The BPCA is appalled to discover a case last month when a Salvation Army church drove out a pastor they disliked by registering a blasphemy case against him alleging he had defiled a bible, and acted like Muslims in forming a murderous and baying mob outside the police station where their pastor was held.
The background is one that would be familiar to some evangelical pastors in the West, but in Pakistan it took on a murderous tinge.
The pastor, Asghar Nizam Ranjha, was appointed by the Salvation Army about a year ago to pastor the congregation in Ferozewala, a satellite town just to the north of Lahore. However, he found that one family, that of Mushtaq Masih, was effectively in control, refusing entry and attendance to anyone they didn't like. They did this because their ancestors had donated the land on which the church was built, and so the family considered that they 'owned' it. The pastor sought to put a stop to this activity, and the family didn't like it. They complained four times over the year to Salvation Army to try and get the pastor transferred, but when that didn't work, the family decided to take the route of blasphemy and accused him of defiling a bible in the church to force him to leave.
Mushtaq Masih complained when talking to a journalist that the pastor was 'arrogant' and didn't mingle with the pastors of the other churches in the area, but refused to discuss the blasphemy allegations. In any case, he stirred up many other members of the congregation and they formed a baying mob around the police station when the police called in the pastor and his accusers. The police officer said that the pastor's manner was a 'bit harsh' but that there was no evidence that he defiled a bible. However, saying it was the only way to avoid a violent incident, he urged the pastor to apologize and flee the area to save his own life, which the pastor did. He had to leave the police station under police protection and was unable even to go home to collect his belongings. The Salvation Army has transferred him and his wife and children have joined him. He is reported to be debating whether he dare risk returning to the rented house to get his families belongings.
Mushtaq Masih menacingly told journalists 'One thing is certain. He must never return to the area, otherwise he himself will be to blame for any harm that comes to him.'
Wilson Chowdhry, BPCA chairman, said 'I was absolutely appalled when this story was brought to my attention. When Christians act in a way that is indistinguishable from their Muslim persecutors, it is in effect a blasphemy against Christ. When this man drives out a pastor and blames and threatens deadly violence against the victim of his false blasphemy accusations, how is he any different from Islamic extremists and thugs and crooks who do the same? What kind of a message does this give? How can we rebuke and call to account Muslim perpetrators and persecutors when Christians are doing this to themselves?'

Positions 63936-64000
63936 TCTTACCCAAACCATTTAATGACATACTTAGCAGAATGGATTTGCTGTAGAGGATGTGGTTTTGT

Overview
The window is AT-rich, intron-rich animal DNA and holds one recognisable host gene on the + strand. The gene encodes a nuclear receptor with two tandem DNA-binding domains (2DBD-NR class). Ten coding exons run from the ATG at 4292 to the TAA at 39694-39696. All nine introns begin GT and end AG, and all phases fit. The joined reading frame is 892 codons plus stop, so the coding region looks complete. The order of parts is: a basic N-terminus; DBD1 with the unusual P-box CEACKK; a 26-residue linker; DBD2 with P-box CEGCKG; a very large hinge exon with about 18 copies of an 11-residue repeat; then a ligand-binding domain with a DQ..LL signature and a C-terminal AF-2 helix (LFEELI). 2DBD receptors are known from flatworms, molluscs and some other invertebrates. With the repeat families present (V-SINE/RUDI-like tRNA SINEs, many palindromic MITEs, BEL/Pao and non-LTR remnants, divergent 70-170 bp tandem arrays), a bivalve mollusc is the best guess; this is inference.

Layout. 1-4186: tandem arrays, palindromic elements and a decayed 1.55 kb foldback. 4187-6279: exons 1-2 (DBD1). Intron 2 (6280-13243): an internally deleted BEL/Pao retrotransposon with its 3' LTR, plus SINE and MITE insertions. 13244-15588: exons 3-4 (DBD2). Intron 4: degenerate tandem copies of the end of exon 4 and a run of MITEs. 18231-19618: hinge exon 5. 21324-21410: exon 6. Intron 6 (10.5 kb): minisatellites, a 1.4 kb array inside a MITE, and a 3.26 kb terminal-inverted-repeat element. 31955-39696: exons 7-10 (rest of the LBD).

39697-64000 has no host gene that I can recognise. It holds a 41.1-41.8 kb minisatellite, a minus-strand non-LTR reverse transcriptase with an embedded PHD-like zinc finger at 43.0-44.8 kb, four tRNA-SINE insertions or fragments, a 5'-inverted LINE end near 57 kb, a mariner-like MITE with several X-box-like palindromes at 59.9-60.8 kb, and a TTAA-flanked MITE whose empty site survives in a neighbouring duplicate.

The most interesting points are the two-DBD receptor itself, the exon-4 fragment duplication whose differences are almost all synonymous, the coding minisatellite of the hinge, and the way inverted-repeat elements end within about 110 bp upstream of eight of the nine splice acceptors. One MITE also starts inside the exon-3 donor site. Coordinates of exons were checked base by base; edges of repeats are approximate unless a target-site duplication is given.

BPCA trustee Nathanael Lewis added 'The fact that this man registered a case and got the police involved directly contradicts the teaching of Scripture, where we are supposed to resolve disputes among ourselves. Christians are supposed to be a light in society, we are supposed to be bearers of a ministry of reconciliation, ambassadors for the Messiah who reconciles all things, but how can we do this, and how can we act and speak for you if you are fighting each other? I have personally seen in the UK the damage that domineering influential church members can do to pastors, but to bring blasphemy charges is absolutely abominable and Mushtaq Masih should repent of his wickedness. From the reports, even worse, he has involved others in his rebellion against the standards for behaviour set in the bible and without repentance will face God on judgement day. Even if a pastor did defile the bible in some way, what is more defiling to the body of Christ is the divisive and violently rebellious behaviour against instituted authority shown here.
The BPCA has called out against corruption by certain church leaders and Christian politicians. At this point, we should warn Christians of the danger of acting like Muslims, and although we have not mentioned it publicly to this point, we also condemn incidents of honour killings among Christians. They are thankfully very few, but even one is a stain on the honour of the Pakistani church and a direct contradiction of everything Christ taught. We should remember that judgement begins in the house of God, according to the bible, and tremble. Given this fact, and given the fact that so much of the Pakistani church, both in Pakistan and in abroad have a reputation for disunity, tribalism and other unsavoury behaviour that mirrors that of Pakistani society, we call on Pakistani churches to fast and repent, because what good is the cross of Christ if we do not live worthy of it? We are supposed to have the opposite spirit to that of the world, not ape the world. For a true work of God in Pakistan, there must be radical change in large sections of the church there. We need to have true standards of excellence, unity and love.'